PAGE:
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CHAMPION OF THE DAY
New tariffs on
20 categories to become
subject to a ten percent fee
The Cabinet has decided to impose a ten percent tariff on 20 imported products that are considered as dumped products and which are entering the country in large amounts at prices lower than the local production cost.
These products include flour, dairy products, detergents, furniture, leather shoes, bulgur (berghol), electrical machinery, aluminum profiles, clothes, wafers and biscuits, carrosserie, metal pipes, confectionary and gums, marble and granite tiles, among others.
The decision will be effective after publication in the Official Gazette.
The Cabinet also approved the imposition of a two percent tax on imported products excluding pharmaceuticals, electrical cars, and raw materials for industrial and agricultural products. “The two percent tax will require a law from the Parliament after the approval of the budget,” said Mansour Bteish, Minister of Economy and Trade.
The ten percent tax is effective for five years, and the two percent import tax till 2022.
“The taxes and fees imposed on the imported products will leave positive impacts on the industrial sector,” said Fadi Gemayel, Chairman of the Association of Industrialists.
Total imports accounted for $20 billion last year. Manufactured products are facing fierce competition from products imported from China and Turkey. Imports from China accounted for $2 billion last year, while exports to China do not exceed $20 million. Imports from Turkey represent around $800 million while exports stand at $120 million.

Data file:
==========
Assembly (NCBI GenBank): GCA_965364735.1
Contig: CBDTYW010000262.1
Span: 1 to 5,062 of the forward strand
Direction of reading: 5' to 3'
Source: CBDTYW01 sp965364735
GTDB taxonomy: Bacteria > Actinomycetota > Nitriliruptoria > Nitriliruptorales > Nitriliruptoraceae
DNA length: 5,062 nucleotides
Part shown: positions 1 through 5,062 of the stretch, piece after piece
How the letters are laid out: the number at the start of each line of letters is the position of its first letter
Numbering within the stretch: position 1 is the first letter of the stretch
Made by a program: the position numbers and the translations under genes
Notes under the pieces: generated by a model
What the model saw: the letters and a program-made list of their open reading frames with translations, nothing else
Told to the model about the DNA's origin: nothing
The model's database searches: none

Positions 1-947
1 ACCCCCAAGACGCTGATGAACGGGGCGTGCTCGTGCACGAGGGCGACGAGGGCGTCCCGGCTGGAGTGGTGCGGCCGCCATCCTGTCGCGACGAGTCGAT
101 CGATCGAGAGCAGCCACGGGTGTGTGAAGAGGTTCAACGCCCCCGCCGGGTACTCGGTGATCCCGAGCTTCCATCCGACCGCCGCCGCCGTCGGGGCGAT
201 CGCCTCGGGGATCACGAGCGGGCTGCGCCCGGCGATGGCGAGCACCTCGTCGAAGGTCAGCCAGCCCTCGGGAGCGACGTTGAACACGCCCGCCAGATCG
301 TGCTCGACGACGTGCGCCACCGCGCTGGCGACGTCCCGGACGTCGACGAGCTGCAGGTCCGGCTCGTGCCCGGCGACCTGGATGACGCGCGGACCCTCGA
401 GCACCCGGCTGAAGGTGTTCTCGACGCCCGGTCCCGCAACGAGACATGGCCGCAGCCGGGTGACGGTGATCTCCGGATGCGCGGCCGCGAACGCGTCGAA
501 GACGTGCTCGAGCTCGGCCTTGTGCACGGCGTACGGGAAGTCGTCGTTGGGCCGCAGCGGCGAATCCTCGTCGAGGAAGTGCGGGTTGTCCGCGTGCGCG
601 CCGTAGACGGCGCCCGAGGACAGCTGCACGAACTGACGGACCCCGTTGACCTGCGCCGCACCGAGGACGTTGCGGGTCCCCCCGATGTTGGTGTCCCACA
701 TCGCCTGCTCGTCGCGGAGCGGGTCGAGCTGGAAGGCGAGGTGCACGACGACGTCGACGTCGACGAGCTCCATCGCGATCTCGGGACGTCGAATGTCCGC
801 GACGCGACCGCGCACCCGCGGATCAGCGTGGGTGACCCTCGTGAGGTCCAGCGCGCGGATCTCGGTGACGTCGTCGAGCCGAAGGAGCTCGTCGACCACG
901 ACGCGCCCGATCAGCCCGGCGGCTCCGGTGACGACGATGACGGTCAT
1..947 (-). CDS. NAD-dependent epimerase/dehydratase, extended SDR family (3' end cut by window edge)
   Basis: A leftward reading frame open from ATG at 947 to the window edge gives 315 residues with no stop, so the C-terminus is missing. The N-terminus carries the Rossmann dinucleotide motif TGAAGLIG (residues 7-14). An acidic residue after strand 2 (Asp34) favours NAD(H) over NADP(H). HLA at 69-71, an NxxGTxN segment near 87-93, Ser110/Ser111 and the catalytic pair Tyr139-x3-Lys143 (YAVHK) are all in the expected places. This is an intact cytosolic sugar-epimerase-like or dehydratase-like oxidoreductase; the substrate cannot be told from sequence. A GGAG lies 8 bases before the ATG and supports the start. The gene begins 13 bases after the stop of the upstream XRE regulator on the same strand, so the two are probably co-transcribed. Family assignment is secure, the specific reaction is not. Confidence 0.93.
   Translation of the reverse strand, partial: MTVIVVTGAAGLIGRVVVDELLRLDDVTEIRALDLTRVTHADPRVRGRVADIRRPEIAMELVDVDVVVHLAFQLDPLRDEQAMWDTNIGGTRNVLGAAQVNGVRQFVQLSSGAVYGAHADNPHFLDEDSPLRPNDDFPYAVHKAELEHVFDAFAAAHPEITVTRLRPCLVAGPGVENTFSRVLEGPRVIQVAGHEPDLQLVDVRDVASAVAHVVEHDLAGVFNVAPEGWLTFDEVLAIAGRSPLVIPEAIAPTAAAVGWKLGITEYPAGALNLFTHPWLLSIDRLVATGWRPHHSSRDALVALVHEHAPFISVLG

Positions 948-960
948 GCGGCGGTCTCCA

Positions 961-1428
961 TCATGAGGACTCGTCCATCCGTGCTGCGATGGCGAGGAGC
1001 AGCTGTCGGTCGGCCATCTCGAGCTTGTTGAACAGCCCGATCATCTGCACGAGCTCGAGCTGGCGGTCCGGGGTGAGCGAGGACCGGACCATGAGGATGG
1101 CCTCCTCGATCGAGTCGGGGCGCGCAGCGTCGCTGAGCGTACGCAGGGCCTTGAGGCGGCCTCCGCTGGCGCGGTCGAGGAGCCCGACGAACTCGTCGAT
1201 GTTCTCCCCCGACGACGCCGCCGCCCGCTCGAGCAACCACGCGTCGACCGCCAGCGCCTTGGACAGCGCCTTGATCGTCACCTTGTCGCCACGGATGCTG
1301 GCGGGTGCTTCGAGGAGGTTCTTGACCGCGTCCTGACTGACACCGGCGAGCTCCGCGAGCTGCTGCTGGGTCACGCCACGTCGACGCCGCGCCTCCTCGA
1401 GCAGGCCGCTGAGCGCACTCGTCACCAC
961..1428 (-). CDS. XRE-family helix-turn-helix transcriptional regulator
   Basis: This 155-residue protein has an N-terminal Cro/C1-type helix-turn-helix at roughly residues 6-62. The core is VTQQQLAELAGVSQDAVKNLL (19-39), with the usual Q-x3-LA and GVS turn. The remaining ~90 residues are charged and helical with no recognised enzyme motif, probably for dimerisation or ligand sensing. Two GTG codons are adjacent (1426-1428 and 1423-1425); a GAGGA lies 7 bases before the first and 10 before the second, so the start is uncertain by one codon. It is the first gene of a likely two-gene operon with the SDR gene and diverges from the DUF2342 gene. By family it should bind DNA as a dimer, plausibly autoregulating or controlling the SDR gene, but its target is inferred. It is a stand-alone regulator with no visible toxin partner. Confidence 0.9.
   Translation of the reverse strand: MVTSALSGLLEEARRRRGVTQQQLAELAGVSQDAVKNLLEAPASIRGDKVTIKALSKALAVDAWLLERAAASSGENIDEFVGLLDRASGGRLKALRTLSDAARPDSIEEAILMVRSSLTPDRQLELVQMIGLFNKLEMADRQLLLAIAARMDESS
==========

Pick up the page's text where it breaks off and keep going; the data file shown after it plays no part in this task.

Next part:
“The decision is a step forward to reduce the deficit in the trade balance,” said Wael Abou Faour, Minister of Industry. “Several factories have shut down in the previous years due to dumping, and this decision will motivate industrialists to invest and resume their operations.”
According to Abou Faour, a special committee including the Ministries of Economy and Trade, Industry, Agriculture, and Customs have studied 24 files regarding dumping.
Reported by Rania Ghanem
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May 23, 2019
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